This prints:

             Waffles     4.50
            Pancakes     5.40

There’s a few things to note here. Firstly, to make the output look right when typed into a terminal, I placed multiple printf commands on one line by using the ; separator. If I was running this code in a script I could simply have those two statements as separate lines.

Secondly, note that I used a variable to store the format - this is particularly important of you’ll be outputting a lot of lines of information! Finally, also note that you need to quote variables passed as format strings.

To left-align our description we use the - flag:

rowFormat='%-20s $%8.2f\n'
printf "$rowFormat" Waffles 4.5; printf "$rowFormat" Pancakes 5.4

This prints:

Waffles              $    4.50
Pancakes             $    5.40

In some situations you might want to pad numeric fields with 0 rather than spaces, you can do that with the 0 flag:

printf "$rowFormat" 1; printf "$rowFormat" 20; printf "$rowFormat" 300



If you have a mix of positive and negative numbers you might want to either add + symbols to the positive ones which you can do with the + flag:

printf "$rowFormat" -1; printf "$rowFormat" 0; printf "$rowFormat" 1

Which prints:


A nicer solution might be to add a space before positive numbers, which you can do by using a space as a flag, no, seriously, a space is a flag!

rowFormat='% d\n'
printf "$rowFormat" -1; printf "$rowFormat" 0; printf "$rowFormat" 1



You can of course use multiple flags in the same format spec:

rowFormat="% '.2f\n"
printf "$rowFormat" -1234.5678; printf "$rowFormat" 9876.5432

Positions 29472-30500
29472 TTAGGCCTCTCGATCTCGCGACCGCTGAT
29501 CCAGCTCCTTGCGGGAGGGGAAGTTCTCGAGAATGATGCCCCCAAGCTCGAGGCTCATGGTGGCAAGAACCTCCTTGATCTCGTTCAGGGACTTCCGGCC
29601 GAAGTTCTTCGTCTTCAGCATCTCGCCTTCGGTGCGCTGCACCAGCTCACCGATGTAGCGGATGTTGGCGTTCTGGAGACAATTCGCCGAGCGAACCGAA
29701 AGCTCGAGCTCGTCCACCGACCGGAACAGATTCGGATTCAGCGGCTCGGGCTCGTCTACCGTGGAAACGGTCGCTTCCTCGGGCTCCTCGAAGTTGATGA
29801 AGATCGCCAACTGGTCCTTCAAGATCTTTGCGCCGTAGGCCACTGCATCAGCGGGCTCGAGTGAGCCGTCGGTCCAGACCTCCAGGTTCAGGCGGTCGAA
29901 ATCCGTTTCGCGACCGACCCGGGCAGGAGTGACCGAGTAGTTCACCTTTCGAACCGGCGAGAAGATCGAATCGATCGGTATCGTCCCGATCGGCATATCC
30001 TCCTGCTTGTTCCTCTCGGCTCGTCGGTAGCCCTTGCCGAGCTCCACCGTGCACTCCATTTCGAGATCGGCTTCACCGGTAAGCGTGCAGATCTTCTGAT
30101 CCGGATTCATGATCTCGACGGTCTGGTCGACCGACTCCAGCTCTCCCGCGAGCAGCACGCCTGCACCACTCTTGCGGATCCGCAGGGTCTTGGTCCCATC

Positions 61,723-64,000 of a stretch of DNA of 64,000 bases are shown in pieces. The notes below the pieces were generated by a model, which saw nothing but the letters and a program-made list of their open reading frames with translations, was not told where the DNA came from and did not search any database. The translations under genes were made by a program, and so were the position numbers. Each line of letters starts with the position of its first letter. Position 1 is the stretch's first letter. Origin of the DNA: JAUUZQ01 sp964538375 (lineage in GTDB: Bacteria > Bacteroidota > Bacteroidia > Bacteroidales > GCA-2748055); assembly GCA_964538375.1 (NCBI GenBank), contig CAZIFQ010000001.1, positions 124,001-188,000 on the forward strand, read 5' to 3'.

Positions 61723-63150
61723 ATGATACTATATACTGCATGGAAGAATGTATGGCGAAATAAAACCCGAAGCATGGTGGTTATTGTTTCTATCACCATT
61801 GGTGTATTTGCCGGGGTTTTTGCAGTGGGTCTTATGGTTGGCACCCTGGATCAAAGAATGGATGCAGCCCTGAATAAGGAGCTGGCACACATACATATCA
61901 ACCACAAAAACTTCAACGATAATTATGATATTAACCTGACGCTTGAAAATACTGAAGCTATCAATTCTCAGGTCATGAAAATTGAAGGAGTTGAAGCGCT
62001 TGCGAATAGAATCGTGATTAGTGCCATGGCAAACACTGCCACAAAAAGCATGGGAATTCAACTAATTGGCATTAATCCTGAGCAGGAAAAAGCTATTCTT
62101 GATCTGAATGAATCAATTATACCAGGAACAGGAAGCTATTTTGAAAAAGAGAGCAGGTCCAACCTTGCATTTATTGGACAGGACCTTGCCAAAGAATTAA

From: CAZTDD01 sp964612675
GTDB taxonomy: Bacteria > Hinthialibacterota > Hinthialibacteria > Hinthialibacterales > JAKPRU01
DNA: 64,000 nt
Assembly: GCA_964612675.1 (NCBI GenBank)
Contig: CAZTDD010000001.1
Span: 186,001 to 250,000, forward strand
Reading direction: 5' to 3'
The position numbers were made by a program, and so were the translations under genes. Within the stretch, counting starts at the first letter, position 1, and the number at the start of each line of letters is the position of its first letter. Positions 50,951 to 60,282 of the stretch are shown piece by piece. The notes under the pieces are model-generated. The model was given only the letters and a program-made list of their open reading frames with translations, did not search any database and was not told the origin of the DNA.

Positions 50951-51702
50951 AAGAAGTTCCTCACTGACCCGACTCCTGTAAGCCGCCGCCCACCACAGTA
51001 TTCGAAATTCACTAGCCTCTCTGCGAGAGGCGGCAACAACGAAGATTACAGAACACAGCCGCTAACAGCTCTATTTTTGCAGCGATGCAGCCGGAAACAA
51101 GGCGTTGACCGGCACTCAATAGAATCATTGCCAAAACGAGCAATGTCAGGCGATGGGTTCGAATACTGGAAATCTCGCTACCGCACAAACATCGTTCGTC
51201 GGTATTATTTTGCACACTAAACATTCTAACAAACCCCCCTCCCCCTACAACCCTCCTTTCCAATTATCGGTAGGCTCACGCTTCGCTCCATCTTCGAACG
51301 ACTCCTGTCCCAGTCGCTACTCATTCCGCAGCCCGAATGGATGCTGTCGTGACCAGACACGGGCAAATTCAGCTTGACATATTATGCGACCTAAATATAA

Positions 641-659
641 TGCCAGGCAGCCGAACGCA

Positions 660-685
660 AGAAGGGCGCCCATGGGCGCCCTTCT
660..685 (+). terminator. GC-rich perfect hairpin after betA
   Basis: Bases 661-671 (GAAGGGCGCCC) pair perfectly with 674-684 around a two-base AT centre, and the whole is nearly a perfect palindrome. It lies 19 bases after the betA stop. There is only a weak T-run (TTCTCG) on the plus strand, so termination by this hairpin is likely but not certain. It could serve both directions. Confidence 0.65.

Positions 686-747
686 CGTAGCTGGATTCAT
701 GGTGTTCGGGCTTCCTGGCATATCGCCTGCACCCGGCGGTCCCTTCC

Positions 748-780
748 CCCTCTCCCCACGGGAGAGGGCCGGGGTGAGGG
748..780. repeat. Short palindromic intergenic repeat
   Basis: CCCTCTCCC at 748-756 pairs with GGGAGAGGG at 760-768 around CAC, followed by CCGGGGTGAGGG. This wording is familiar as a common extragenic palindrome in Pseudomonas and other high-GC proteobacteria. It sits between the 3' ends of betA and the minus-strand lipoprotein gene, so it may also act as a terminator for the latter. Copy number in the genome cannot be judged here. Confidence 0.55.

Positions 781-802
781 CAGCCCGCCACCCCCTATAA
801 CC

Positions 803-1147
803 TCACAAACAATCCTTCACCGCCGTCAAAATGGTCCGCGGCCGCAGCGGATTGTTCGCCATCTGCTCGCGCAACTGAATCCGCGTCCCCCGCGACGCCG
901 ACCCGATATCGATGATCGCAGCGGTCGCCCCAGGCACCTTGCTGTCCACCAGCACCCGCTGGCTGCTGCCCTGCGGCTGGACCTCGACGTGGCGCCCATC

One final tip — you can use the precision operator to truncate strings. Remember that the width property specifies a minimum width, so it won’t stop long strings breaking a table. If you want to set a maximum width you can combine the precision operator (.) with the string type, e.g.:

rowFormat='%-3.3s %2d\n'
printf "$rowFormat" monday 5; printf "$rowFormat" tuesday 11


mon  5
tue 11

Final Thoughts

Firstly, Jill’s message serves as a good reminder that this series is very much community driven, if you’d like to join in, check out Allison’s Slack at podfeet.com/slack!

Secondly, I hope you can appreciate just how powerful printf is for formatting strings. What’s extra useful is that the printf format syntax is very portable. Like Perl’s Regular Expression syntax, printf formatting is used very widely, so having at least the basics mastered is very empowering!

An Optional Challenge

Write a script to render multiplication tables in a nicely formatted table. Your script should:

  1. Require one argument — the number to render the table for
  2. Default to multiplying the number given by 1 to 10 inclusive
  3. Accept the following two optional arguments:
    • -m to specify a minimum value, replacing the default of 1
    • -M to specify a maximum value, replacing the default of 10

Join the Community

Find us in the PBS channel on the Podfeet Slack.

Podfeet Slack